Next-generation technologies clearly have great promise for ERP WMS packages. Regardless of the technology in play, the intent is to build even greater real-time inventory visibility than is possible today. Suppliers consistently tout the integration of their WMS modules with other segments of the ERP system. Many call it embedded and point out that there’s no need to synchronize the two. But, the story doesn’t stop there. Best-of-breed WMS is best known for its superior functionality. That is where ERP WMS wants to go and where next-generation technologies show their mettle. Most of them start with the Cloud. While the Cloud is not new to ERP WMS, it’s taking on added importance. “To begin, hundreds of installations have made it clear that you can run WMS in the Cloud,” says Pantoja-Navajas. “Furthermore, real Cloud applications are laying the foundation for innovative solutions from IoT to blockchain.” “Companies that want to go into the Cloud want to eliminate customization as well as the impact of integration without sacrificing functionality,” says Infor’s industry strategist Edward Talerico. “Information technology should be a commodity. That allows companies to focus on making and selling widgets. The Cloud allows them to do that,” he adds. At this point, it is not unheard of to run ERP WMS in the Cloud. But it’s worth noting that many different forms of the Cloud are available. For instance, IFS senior advisor Jakob Bjorklund speaks of his company’s software-as-a-service (SaaS) that runs the WMS completely in the Cloud, completely managed by IFS. There’s also IFS Managed Cloud that runs in either a highly secure, private installation that is fully maintained, updated and monitored by IFS. Meanwhile, Oracle speaks of its SaaS as well as its platform-as-a-service (PaaS) and infrastructure-as-a-service (IaaS). The platform approach offers three different schemes for the user and Oracle to manage and control the ERP system with different degrees of Cloud privacy.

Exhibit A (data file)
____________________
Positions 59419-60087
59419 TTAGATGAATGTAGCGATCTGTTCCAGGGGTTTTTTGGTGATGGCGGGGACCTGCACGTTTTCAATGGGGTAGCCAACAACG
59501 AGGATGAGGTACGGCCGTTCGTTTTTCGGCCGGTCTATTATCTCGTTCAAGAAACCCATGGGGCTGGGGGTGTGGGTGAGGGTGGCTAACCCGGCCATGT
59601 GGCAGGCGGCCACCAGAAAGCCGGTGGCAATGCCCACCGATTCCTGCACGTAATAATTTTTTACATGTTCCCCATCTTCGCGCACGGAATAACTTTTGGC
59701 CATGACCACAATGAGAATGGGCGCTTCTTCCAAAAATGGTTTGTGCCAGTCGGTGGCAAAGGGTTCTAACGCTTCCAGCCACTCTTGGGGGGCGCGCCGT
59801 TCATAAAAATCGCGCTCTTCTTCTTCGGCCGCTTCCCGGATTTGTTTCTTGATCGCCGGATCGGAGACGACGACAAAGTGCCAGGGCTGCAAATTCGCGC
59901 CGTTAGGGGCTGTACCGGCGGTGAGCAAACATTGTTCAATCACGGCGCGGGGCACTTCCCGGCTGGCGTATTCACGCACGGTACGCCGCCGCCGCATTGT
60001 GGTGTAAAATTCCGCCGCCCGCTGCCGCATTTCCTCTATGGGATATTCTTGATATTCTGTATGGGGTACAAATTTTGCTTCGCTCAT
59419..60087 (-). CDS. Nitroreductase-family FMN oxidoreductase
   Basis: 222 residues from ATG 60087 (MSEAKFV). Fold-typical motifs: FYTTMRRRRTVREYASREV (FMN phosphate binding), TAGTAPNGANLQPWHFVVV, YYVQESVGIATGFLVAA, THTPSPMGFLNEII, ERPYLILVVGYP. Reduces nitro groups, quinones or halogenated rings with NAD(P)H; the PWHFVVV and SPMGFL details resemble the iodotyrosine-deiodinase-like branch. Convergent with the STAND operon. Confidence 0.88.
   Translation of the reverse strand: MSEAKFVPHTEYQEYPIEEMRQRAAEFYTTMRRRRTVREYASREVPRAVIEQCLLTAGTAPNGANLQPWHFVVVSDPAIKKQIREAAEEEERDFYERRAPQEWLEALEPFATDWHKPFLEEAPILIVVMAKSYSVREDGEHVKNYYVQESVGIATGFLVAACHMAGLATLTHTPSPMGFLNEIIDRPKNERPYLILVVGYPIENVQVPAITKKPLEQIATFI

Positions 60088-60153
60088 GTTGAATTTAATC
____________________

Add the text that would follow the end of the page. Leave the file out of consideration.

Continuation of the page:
Data analytics move in